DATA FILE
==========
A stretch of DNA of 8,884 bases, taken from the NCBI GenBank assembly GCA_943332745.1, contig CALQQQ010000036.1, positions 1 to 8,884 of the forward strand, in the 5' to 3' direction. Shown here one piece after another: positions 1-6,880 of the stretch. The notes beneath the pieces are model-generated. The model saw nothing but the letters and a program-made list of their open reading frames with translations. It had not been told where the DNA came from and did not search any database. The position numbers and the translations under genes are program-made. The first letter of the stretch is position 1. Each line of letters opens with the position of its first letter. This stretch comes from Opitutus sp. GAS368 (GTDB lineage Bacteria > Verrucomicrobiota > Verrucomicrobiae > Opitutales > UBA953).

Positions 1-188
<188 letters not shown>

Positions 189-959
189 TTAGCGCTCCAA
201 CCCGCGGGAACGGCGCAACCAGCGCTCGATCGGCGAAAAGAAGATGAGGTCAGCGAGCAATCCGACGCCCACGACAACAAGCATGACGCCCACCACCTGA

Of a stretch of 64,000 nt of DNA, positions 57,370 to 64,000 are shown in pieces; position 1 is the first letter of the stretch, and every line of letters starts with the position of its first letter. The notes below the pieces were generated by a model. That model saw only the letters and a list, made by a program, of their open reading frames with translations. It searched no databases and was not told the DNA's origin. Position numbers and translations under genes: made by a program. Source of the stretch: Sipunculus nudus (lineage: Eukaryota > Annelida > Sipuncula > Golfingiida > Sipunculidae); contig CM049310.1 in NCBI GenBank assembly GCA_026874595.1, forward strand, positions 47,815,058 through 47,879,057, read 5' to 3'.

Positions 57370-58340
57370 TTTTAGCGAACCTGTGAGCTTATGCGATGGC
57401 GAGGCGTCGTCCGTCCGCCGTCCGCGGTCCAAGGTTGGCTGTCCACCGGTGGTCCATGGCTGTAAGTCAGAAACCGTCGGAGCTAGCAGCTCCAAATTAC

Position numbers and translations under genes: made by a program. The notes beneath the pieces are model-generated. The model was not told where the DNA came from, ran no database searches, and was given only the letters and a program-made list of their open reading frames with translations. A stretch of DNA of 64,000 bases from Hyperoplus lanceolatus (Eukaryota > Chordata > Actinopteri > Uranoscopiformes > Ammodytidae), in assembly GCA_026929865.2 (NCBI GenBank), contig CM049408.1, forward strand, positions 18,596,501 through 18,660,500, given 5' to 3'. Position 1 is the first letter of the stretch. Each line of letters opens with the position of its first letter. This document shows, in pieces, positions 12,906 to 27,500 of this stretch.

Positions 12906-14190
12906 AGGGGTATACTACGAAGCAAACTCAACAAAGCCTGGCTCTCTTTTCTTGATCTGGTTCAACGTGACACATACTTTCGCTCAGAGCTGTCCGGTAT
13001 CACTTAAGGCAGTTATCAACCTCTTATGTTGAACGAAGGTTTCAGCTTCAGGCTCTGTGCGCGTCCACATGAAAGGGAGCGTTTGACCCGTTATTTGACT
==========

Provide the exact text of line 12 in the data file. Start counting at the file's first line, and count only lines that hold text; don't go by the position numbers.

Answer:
Positions 12906-14190